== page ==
Sharon Hodde Miller wrote this article a few months ago and I’ve decided to reprint it here, as it is quite excellent.
I remember the first time I heard the words chirped by an eager female college student as we discussed the topic of modesty. Her enthusiasm was mixed with perk and reprimand, producing a tone that landed somewhere between Emily Post and a cheerleader.
To be honest, my initial reaction to “modest is hottest” was amusement. I thought the rhyme was clever and lighthearted, a harmless way to promote the virtue described in 1 Timothy 2:9 and 1 Peter 3:3-4. No harm no foul.
Since then, I’ve heard this mantra of the pure proclaimed many times by young women, Christian artists (including, most famously, CCM singer Rebecca St James, and Christian leaders. In conversations the phrase always elicits chuckles, but my response has changed over time. I still wholly affirm modesty as a biblical practice for men and women, but now I hesitate to embrace the “modest is hottest” banner. Those three words carry a lot of baggage.
The Christian rhetoric of modesty, rather than offering believers an alternative to the sexual objectification of women, often continues the objectification, just in a different form.
As the Christian stance typically goes, women are to cover their bodies as a mark of spiritual integrity. Too much skin is seen as a distraction that garners inappropriate attention, causes our brothers to stumble, and overshadows our character. Consequently, the female body is perceived as both a temptation and a distraction to the Christian community. The female body is beautiful, but in a dangerous way.
This particular approach to modesty is effective because it is rooted in shame, and shame is a powerful motivator. That’s the first red flag. Additionally concerning about this approach is that it perpetuates the objectification of women in a pietistic form. It treats women’s bodies not as glorious reflections of the image of God, but as sources of temptation that must be hidden. It is the other side of the same objectifying coin: one side exploits the female body, while the other side seems to be ashamed of it. Both sides reduce the female body to a sexual object.
Of course, this language isn’t new. Consider how profoundly the female identity has been negatively linked to her body throughout church history. For several decades now, feminist theologians have critiqued the mind-body dualism by which Christians have equated men with the mind and women with the carnal body. Citing Eve as the original “gateway for the Devil,” thinkers such as Tertullian have peppered Christian tradition with hostility toward the wiles of femininity. Origen likened women to animals in their sexual lust. According to author Jane Billinghurst, “Early Christian men who had to greet women during church services by shaking their hands were advised to first wrap their hands in robes so as to shield their flesh against their seductive touch.”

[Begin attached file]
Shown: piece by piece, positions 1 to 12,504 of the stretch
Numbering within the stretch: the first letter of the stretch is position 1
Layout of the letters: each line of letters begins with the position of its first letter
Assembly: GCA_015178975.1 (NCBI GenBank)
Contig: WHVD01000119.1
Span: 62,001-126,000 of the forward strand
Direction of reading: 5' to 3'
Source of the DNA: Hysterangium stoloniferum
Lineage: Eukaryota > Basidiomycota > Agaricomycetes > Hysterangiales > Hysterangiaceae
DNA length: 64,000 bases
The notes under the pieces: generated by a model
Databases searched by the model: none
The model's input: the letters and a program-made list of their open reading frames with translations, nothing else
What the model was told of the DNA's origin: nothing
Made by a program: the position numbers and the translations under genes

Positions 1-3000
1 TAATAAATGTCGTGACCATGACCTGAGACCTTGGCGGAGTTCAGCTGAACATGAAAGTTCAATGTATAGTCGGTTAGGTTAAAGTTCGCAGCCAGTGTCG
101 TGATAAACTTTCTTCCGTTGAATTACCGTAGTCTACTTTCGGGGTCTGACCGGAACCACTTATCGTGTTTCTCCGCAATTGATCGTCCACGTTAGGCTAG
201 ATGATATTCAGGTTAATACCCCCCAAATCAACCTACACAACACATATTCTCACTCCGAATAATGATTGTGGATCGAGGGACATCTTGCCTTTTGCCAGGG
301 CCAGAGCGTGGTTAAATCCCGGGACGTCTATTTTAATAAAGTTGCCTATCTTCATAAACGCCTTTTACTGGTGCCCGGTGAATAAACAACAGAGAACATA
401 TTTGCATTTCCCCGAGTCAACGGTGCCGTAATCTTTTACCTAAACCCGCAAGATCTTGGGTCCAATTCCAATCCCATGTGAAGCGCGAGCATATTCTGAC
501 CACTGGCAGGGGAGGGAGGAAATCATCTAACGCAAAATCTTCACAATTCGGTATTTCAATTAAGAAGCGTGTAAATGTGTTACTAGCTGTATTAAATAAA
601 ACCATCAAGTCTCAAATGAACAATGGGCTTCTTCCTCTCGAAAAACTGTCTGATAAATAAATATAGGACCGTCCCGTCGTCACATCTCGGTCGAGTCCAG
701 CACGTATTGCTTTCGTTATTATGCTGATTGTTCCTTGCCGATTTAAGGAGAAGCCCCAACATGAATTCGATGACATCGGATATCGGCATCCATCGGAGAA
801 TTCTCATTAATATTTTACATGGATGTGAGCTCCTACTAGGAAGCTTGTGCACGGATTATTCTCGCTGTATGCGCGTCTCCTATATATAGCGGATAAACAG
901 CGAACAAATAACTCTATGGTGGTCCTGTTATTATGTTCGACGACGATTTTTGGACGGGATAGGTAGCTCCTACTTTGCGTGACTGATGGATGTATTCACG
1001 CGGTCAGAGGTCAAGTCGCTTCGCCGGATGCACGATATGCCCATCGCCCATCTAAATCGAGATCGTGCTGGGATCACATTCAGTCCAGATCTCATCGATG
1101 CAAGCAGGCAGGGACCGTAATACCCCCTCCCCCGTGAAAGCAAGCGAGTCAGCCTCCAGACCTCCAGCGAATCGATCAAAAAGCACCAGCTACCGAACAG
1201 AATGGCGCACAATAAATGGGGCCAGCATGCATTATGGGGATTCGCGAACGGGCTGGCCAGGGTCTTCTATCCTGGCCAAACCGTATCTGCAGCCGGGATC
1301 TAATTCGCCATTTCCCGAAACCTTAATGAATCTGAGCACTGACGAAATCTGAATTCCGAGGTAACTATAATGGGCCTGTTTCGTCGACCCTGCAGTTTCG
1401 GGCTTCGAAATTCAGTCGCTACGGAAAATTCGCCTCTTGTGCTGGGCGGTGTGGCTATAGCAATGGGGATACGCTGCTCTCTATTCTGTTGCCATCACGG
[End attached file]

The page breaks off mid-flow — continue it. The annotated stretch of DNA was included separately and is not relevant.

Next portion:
In response to this aspect of the Christian tradition, Rosemary Radford Ruether and other feminist theologians have over the past 50 years rightly challenged the mind-body dualism by which women were thought to be “modeled after the rejected part of the psyche,” and are “shallow, fickle-minded, irrational, carnal-minded, lacking all the true properties of knowing and willing and doing.”
All this negative talk about the female body may have created a vacuum for the “modest is hottest” approach to fill. Perhaps the phrase’s originator hoped to provide a more positive spin on modesty. I sympathize with that. However, “modest is hottest” also perpetuates (and complicates) this objectification of women by equating purity with sexual desire. The word “hot” is fraught with sexual undertones. It continues a tradition in which women are primarily objects of desire, but it does so in an acceptable Christian way.
Making modesty sexy is not the solution we need. Instead, the church needs to overhaul its theology of the female body. Women continue to be associated with their bodies in ways that men are not. And, as a result of this unique association, women’s identities are also uniquely tied to their bodies in a manner that men’s identities are not.
How do we discuss modesty in a manner that celebrates the female body without objectifying women, and still exhorts women to purity? The first solution is to dispense with body-shaming language. Shame is great at behavior modification, even when the shaming is not overt. But shame-based language is not the rhetoric of Jesus. It is the rhetoric of his Enemy.
Second, we must affirm the value of the female body. The value or meaning of a woman’s body is not the reason for modesty. Women’s bodies are not inherently distracting or tempting. On the contrary, women’s bodies glorify God. Dare I say that a woman’s breasts, hips, bottom, and lips all proclaim the glory of the Lord! Each womanly part honors Him. He created the female body, and it is good.
Finally, language about modesty should focus not on hiding the female body but on understanding the body’s created role. Immodesty is not the improper exposure of the body per se, but the improper orientation of the body. Men and women are urged to pursue a modesty by which our glory is minimized and God’s is maximized. The body, the spirit and the mind all have a created role that is inherently God-centered. When we make ourselves central instead of God, we display the height of immodesty.
That is not to say that godly women will not attract godly men with their modesty. They might. But that is not the purpose of modesty. If “modest is hottest” encapsulates the message we communicate to young women about modesty, then we have missed the mark. “Modest is hottest” is foundationally human-centered, whereas biblical modesty is first and foremost centered on God.